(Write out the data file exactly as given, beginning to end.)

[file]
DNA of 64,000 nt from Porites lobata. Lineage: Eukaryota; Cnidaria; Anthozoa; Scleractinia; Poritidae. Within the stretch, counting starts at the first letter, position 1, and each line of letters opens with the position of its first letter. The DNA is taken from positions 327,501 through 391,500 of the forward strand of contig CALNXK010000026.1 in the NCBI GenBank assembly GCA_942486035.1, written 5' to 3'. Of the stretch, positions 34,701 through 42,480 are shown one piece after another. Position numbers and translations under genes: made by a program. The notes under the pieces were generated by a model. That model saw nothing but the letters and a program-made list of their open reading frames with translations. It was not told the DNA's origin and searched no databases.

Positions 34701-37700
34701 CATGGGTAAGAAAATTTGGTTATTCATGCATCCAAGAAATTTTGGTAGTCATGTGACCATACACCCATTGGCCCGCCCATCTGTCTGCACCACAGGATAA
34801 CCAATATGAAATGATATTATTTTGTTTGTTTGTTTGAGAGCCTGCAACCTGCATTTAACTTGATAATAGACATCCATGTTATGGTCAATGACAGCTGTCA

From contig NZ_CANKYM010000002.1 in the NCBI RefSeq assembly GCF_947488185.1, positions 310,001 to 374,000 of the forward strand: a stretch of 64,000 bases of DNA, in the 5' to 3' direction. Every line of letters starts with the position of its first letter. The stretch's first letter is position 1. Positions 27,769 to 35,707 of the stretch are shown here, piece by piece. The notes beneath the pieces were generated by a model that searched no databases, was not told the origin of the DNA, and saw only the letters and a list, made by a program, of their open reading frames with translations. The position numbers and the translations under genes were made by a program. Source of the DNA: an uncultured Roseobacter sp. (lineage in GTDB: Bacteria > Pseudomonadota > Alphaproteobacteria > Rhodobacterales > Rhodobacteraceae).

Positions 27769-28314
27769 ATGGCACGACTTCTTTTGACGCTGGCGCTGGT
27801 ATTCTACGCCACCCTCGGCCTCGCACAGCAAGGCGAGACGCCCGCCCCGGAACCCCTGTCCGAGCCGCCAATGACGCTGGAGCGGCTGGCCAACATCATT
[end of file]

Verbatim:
DNA of 64,000 nt from Porites lobata. Lineage: Eukaryota; Cnidaria; Anthozoa; Scleractinia; Poritidae. Within the stretch, counting starts at the first letter, position 1, and each line of letters opens with the position of its first letter. The DNA is taken from positions 327,501 through 391,500 of the forward strand of contig CALNXK010000026.1 in the NCBI GenBank assembly GCA_942486035.1, written 5' to 3'. Of the stretch, positions 34,701 through 42,480 are shown one piece after another. Position numbers and translations under genes: made by a program. The notes under the pieces were generated by a model. That model saw nothing but the letters and a program-made list of their open reading frames with translations. It was not told the DNA's origin and searched no databases.

Positions 34701-37700
34701 CATGGGTAAGAAAATTTGGTTATTCATGCATCCAAGAAATTTTGGTAGTCATGTGACCATACACCCATTGGCCCGCCCATCTGTCTGCACCACAGGATAA
34801 CCAATATGAAATGATATTATTTTGTTTGTTTGTTTGAGAGCCTGCAACCTGCATTTAACTTGATAATAGACATCCATGTTATGGTCAATGACAGCTGTCA

From contig NZ_CANKYM010000002.1 in the NCBI RefSeq assembly GCF_947488185.1, positions 310,001 to 374,000 of the forward strand: a stretch of 64,000 bases of DNA, in the 5' to 3' direction. Every line of letters starts with the position of its first letter. The stretch's first letter is position 1. Positions 27,769 to 35,707 of the stretch are shown here, piece by piece. The notes beneath the pieces were generated by a model that searched no databases, was not told the origin of the DNA, and saw only the letters and a list, made by a program, of their open reading frames with translations. The position numbers and the translations under genes were made by a program. Source of the DNA: an uncultured Roseobacter sp. (lineage in GTDB: Bacteria > Pseudomonadota > Alphaproteobacteria > Rhodobacterales > Rhodobacteraceae).

Positions 27769-28314
27769 ATGGCACGACTTCTTTTGACGCTGGCGCTGGT
27801 ATTCTACGCCACCCTCGGCCTCGCACAGCAAGGCGAGACGCCCGCCCCGGAACCCCTGTCCGAGCCGCCAATGACGCTGGAGCGGCTGGCCAACATCATT